Fulcrum of the city’s religious and public life, place where all the Doges were legitimize, this church is one of the main symbols of Venice and of its history. It was built in the 9th century to treasure the remains of Evangelist Marc, patron saint of the city stolen from Alexandria in 828, it is a magnificent example of the Romanesque-Byzantine style.

In its complex and organized structure, the church reflects the different periods of the construction, which have added signs of Gothic and sixteenth century works to the earlier Romanesque-Byzantine elements.
Refurbished many times, the church acquired the typical features of Byzantine churches, with a big central dome and hemispherical domes on top of small globe ones.

Its five gates façade is decorated with precious marbles and mosaics and divided in two by a terrace, on which the Four golden copper Horses are; they have been sent from Constantinople to the Doge Enrico Dandolo in 1204 and are the copies of the original ones guarded inside.
In the hall before the entrance of the church, the marbled mosaic floor (11th - 12th century). The walls have many marbles and columns, vaults and little domes shines with Venetian-Byzantine mosaics of the 12th-13th century. Three gates with bronze doorknockers of the 11th – 13th century give access to the church.
The impressive interior is typically Byzantine, Greek plain with three naves divided by arcades on top of which are the matronea; mighty arches support the five mosaic domes.
The bottom golden mosaics decorating the upper walls and the domes represent one of the main treasures of the Basilica. Decorated by Venetian and Byzantine artists of the 12th and 14th century, the mosaics were partly remade during the 16th and 17th century by Tiziano, Tintoretto, Veronese and others.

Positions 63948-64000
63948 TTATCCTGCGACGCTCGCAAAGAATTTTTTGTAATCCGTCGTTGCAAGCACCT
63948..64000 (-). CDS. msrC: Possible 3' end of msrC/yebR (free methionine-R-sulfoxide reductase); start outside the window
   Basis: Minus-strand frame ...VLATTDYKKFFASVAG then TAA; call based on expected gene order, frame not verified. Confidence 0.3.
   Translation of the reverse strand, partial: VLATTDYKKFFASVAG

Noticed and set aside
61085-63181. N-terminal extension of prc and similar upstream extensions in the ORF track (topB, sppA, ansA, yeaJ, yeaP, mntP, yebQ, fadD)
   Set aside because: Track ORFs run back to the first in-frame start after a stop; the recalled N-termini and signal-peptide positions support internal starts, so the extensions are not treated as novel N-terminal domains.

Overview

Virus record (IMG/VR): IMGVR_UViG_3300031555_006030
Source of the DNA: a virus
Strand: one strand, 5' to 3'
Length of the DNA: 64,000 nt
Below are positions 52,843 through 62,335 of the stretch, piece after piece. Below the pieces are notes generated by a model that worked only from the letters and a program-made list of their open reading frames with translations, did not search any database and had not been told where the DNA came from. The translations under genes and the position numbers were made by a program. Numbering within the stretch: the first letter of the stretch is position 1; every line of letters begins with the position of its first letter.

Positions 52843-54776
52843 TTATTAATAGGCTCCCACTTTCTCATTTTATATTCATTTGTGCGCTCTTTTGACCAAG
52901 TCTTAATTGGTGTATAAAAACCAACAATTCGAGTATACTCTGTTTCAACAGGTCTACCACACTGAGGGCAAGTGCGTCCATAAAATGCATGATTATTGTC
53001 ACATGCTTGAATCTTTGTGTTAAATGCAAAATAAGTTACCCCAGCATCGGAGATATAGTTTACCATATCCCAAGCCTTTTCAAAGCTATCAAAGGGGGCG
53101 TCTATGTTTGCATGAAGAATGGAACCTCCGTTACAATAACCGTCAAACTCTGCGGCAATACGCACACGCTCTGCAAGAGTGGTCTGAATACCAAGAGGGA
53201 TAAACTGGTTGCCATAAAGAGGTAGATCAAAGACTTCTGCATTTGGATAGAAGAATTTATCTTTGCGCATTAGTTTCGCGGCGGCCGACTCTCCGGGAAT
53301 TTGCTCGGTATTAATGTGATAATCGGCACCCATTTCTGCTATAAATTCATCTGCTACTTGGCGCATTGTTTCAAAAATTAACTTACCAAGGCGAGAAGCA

The presbytery is raised on the crypt and separated by a wall of marble icons (iconostasi), on top of statue by Dalle Masegne (1396). Four alabaster columns hold up the main altar, which contains the remains of Saint Mark. On the back is the famous Pala D’Oro, an enamel and gems studded Byzantine-Venetian goldworking masterpiece (10th-15th century). The bell tower beside the Basilica worked once as lighthouse for sailors. At its foot, on the apse left recess is the bronze door of the sacristy, the last work by Jacopo Sansovino (1546-69).



Useful information:

Address: Piazza S.Marco, 1 San Marco cap 30124 - Venezia  

Opening times:
November – June: Basilica: 9.30 – 17.00 (free entrance – last entrance at 16.45) – Sunday and holidays: 14.00 – 16.30 (free entrance – last entrance at  16.15)
June – November: Basilica: 9.30 – 17.00 (free entrance – last entrance at 16.45) –  Sunday and holidays: 14.00 – 17.00 (free entrance – last entrance at  16.45)                                                                                                                     

San Marco's Museum: € 5.00 per person, reduced for children between 6 e 18: 2,50 €, reduced for adults over 19: 4 € (only for groups of more than 25 people)
Pala d'Oro: € 2.00 per person, reduced for children between 6 e 18: 1€, reduced for adults over 19: 1,50 € (only for groups of more than 25 people)
Tesoro: € 3.00 per persona, reduced for children between 6 e 18: 1,50 €,  reduced for adults over 19: 2 € (only for groups of more than 25 people)

Phone: 041 5225205
Sito web: http://www.basilicasanmarco.it

How to get there: ferry boat stop "S. Zaccaria"


Share on Facebook